What is a stroke?

The term “stroke” is actually a very broad term. A stroke occurs when there is a problem with a blood vessel in the vein. This includes a number of different events including loss of blood flow (ischemia), bleeding (hemorrhage), and the inability for blood to drain properly (venous thrombosis).

The most common type of stroke, and the type most people are referencing when they say “stroke,” is an ischemic stroke. This is also known as a cerebral infarction. Cerebral means brain and infarction means tissue death due to lack of blood flow. This type of stroke happens when a part of the brain doesn’t get enough blood flow. There are many, many ways this can happen but that topic deserves its own dedicated post. When a part of the brain goes without blood flow, the brain cells in that region can die. The area of the brain that dies is called a “stroke” or “infarction.”

Another fairly common type of stroke is known as an intracerebral hemorrhage. This is when a blood vessel ruptures inside the brain and causes bleeding inside the brain tissue. This bleeding is toxic to the brain cells and can cause them to die. The sheer mass and volume of the blood inside the brain can have devastating consequences and, in the most extreme cases, can cause brain death from brain herniation.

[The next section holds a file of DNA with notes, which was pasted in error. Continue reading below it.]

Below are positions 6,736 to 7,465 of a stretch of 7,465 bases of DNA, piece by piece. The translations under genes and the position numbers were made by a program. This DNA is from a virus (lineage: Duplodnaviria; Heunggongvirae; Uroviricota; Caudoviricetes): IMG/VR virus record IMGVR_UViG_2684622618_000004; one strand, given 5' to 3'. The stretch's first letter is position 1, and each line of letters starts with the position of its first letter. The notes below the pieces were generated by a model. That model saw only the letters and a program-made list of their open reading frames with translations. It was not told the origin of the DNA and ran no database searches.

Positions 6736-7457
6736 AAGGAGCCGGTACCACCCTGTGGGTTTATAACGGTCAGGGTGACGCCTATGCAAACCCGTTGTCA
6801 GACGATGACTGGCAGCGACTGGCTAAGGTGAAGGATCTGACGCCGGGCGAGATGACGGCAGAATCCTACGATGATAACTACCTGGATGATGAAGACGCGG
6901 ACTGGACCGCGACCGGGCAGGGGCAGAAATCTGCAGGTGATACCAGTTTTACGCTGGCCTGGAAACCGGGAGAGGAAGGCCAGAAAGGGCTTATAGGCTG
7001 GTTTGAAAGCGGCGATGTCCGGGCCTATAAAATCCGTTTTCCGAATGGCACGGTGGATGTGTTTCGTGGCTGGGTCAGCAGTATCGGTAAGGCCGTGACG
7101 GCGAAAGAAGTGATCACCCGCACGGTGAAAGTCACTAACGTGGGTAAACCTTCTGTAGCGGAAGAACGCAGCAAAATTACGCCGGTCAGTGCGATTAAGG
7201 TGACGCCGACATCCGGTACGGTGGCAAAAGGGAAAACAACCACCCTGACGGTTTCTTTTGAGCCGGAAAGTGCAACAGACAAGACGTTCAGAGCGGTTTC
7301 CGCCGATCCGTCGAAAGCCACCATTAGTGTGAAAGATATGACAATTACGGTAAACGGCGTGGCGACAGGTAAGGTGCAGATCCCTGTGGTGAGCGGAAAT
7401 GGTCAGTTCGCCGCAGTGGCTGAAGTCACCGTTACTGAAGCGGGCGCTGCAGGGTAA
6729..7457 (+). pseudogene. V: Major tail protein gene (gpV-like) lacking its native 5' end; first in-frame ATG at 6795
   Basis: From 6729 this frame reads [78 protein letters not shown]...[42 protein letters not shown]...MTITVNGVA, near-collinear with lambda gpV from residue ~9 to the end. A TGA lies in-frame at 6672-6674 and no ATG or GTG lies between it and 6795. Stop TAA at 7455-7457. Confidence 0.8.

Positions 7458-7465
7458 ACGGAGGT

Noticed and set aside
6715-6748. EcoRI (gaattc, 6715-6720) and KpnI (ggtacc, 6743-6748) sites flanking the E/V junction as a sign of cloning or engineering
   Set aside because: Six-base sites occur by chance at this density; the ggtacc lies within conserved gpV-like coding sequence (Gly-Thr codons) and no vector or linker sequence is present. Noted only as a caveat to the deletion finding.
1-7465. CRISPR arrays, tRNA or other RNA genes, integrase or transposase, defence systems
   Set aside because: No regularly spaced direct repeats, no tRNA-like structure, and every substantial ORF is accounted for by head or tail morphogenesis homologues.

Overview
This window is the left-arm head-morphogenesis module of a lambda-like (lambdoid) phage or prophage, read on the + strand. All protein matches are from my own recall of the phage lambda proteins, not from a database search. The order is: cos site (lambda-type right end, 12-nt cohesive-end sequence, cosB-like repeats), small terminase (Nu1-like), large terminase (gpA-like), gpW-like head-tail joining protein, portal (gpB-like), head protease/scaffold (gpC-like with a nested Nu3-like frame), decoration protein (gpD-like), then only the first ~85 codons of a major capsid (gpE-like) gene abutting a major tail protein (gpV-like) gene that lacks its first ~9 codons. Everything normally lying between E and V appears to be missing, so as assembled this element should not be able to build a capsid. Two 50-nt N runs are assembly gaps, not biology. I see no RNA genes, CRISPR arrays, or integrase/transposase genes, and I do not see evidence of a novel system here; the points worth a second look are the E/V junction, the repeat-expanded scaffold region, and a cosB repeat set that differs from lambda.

There is also a type of stroke known as a subarachnoid hemorrhage which is when a blood vessel ruptures and causes bleeding AROUND the brain, as opposed to inside of the brain. For a lot of reasons, this is actually one of the most deadly types of stroke.

There are other types of bleeding in the brain too, but these are generally not classified as strokes because they are the direct result of trauma to the head. These include subdural hematoma and epidural hematoma.

Another, less common type of stroke is called a cerebral vein thrombosis. It’s a very unusual stroke syndrome and most neurologists, including myself, don’t really think of it as a “stroke.” This happens when a vein that typically drains blood away from the brain becomes clogged because a blood clot has formed. This usually does not result in brain tissue death which is why most neurologists don’t consider it a “stroke.” However, if the blood flow problem continues without treatment for a prolonged period of time, an area of the brain may die resulting in a “venous infarction.” If this happens, then it is inarguably a stroke.

In the end, all of these stroke syndromes have very specific treatments. Furthermore, the most important aspect of treatment is finding out WHY the stroke happened in the first place. Once a cause can be found, it can be treated and/or reversed so that further strokes will not occur. There are hundreds of reasons why these stroke syndromes could occur and only a neurologist who has been highly trained in stroke has the knowledge to properly diagnose and treat stroke.

If anyone you know has been affected by stroke, please ensure that they were treated by a stroke-trained neurologist and that the specific causative agent for the stroke was found. If not, please set up a consultation with your local neurologist or call my office for an appointment.